How to Get a Job in Management Consulting
5 min read

How to Get a Job in Management Consulting

Want to get a job as a management consultant? Discover the different pathways into the industry and get expert tips on how to land a job.
How to Get a Job in Management Consulting

We asked an experienced management consultant for a no-nonsense take on how to get a job in management consulting. This consultant has worked in consulting at two Big 4 firms over the course of a 20-year career, so they know what they’re talking about.

Read on to learn about the pathways into management consulting and get expert tips on how to increase your chances of breaking through and getting a role.

What are the pathways into management consulting?

People in the industry speak about two pathways:

  • Career consultant: This means that you joined a management consulting firm straight out of university or college as your first job. Likely in a graduate program. Some leaders in consulting have a demonstrated preference for this path and believe that professionals who grew up in the consulting system are better equipped to succeed.
  • Lateral hire: This means that you started your career outside consulting, and are making the switch into consulting. For example, you joined the graduate program at a corporate like Apple, General Motors or Unilever and are bringing the skill you learned there to consulting. Lateral hires are transitioning to become client facing, with some lateral hires becoming client facing for the first time.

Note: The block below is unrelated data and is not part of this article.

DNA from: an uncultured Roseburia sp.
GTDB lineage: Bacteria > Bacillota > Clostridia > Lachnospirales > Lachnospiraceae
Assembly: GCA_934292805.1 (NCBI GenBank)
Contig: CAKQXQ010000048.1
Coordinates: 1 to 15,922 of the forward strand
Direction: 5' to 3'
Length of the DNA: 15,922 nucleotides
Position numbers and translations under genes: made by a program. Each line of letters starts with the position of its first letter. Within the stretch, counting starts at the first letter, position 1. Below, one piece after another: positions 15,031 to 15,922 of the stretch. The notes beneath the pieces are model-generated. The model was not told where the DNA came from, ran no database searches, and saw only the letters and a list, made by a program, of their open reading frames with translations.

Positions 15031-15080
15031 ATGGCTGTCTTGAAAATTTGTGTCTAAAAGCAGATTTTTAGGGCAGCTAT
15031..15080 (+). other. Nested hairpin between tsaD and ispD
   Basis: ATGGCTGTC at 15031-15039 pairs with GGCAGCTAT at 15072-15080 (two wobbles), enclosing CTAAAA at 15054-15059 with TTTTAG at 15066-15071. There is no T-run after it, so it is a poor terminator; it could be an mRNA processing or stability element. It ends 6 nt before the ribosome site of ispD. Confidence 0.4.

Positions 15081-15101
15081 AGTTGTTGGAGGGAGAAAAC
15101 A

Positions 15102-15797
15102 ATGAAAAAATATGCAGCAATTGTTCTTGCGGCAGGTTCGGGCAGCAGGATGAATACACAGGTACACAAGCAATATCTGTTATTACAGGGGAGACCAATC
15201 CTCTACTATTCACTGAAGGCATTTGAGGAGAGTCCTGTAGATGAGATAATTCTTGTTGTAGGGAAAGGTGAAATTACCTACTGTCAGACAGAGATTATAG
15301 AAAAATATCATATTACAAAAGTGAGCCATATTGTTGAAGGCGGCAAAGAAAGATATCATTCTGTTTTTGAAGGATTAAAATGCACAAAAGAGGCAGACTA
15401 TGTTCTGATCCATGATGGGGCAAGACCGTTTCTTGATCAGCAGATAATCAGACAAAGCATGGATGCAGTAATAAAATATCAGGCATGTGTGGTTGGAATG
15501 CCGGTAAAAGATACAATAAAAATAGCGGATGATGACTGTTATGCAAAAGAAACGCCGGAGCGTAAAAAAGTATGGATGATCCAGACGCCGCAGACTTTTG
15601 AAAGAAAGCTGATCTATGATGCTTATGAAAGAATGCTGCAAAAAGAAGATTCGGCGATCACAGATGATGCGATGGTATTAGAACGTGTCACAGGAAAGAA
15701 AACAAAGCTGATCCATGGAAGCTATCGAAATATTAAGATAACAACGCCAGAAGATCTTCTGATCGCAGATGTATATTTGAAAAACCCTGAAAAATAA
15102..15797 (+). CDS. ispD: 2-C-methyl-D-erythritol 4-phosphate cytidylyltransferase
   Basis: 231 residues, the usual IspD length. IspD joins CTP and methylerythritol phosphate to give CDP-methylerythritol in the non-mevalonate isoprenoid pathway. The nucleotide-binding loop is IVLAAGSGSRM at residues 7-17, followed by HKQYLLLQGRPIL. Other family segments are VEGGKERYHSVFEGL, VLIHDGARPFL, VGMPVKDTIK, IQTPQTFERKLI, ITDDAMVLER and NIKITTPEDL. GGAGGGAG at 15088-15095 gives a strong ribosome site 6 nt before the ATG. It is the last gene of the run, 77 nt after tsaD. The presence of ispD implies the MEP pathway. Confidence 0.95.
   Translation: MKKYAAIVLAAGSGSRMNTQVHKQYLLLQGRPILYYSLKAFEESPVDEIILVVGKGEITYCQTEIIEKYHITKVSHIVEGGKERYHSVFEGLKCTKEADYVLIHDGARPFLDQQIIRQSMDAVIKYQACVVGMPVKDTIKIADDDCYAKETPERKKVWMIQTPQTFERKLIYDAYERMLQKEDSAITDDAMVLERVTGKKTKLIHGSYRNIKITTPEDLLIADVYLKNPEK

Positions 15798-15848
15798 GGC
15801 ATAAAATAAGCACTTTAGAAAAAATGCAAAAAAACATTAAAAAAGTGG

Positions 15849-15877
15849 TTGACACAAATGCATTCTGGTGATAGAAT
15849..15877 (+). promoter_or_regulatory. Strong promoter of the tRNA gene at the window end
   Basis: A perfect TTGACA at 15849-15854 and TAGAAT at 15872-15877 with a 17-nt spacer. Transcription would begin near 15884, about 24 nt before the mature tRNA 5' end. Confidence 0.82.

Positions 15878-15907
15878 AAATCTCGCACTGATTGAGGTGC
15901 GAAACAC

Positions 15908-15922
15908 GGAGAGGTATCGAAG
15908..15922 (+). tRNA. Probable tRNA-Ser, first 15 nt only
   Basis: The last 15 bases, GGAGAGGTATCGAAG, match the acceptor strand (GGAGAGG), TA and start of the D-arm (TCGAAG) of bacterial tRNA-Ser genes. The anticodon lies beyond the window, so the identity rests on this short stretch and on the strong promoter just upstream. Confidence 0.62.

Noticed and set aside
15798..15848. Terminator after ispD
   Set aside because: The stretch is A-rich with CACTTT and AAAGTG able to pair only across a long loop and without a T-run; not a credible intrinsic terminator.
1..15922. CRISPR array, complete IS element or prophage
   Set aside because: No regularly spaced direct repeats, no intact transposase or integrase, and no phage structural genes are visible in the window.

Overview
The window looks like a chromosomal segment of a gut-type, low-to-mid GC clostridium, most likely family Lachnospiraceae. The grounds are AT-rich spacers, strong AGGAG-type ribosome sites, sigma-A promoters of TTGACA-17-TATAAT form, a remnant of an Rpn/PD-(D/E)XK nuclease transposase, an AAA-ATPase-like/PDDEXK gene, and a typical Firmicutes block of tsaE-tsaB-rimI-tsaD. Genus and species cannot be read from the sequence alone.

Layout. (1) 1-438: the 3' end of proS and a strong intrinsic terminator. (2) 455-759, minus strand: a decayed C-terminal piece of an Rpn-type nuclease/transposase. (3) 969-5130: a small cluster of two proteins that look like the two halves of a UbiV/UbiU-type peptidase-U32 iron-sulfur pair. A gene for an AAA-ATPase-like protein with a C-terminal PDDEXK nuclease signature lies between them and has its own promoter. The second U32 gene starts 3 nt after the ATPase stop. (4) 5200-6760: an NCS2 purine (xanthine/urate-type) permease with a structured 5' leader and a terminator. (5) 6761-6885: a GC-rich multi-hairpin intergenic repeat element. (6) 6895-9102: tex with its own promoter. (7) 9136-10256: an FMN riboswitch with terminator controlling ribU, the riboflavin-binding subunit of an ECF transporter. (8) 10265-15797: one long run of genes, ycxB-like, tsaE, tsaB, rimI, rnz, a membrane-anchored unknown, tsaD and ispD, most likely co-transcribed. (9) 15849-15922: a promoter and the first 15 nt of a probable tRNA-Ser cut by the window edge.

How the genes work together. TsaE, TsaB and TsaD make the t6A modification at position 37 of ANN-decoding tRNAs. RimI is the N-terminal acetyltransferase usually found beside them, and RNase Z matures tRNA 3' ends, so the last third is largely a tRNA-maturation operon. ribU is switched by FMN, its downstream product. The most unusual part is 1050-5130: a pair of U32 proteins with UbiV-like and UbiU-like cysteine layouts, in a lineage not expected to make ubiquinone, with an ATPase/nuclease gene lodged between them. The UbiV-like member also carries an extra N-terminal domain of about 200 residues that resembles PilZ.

Let me explain, consulting is a client facing business. It means you do strategy, finance, human resources, etc. consulting for corporate and government clients. You might do all the same things within a corporate, but because you are not client facing it’s not consulting. Being a lateral hire simply means bringing these skills and selling them to a number of different clients for a fee, rather than just working for one for a salary.

Those are the two pathways.

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What background, skills and experience do you need to get a job in management consulting?

There are always exceptions, but I’m not going to cover the edge cases. To get a job in management consulting, let’s start with the minimum requirements:

  • A college or university degree,
  • Ability to demonstrate stability and work ethic,
  • Present professionally so can be trusted with clients.

These are the basics, there are other ways (like starting in support functions and transitioning to client facing roles, or high school starter programs) but 99.9% of people enter consulting with the same background. To dive in further I’ll split this into career consultant and lateral hire:

Career consultant requirements

Because the entry point for a career consultant is normally a graduate program, the requirements are more straightforward:

  • The background required is one that will get you into the graduate interview process.
  • The experience you need are the internships, casual jobs and vacationer programs that help your CV stand out and will help you get into the graduate interview process.
  • The skills required are the ones that will get you through the selection process. This means you need to interview well - make sure you have done your research on the firm and have some good questions ready, practice your presentation skills and know how you will build rapport with the interviewer, and do all the pre-work required to pass the case interview. This means learning how case interviews work, and practicing.

The best way to approach (yes, game) this is to think backwards from what the firm you are applying to is looking for, and make sure you pass each of these selection criteria.

Lateral hire requirements

The short answer is: something they can sell.

The consulting firm you are applying to has to be confident that they can staff you on consulting projects that are in demand, the client will be happy with your expertise and work, and you can work with the team to deliver projects smoothly.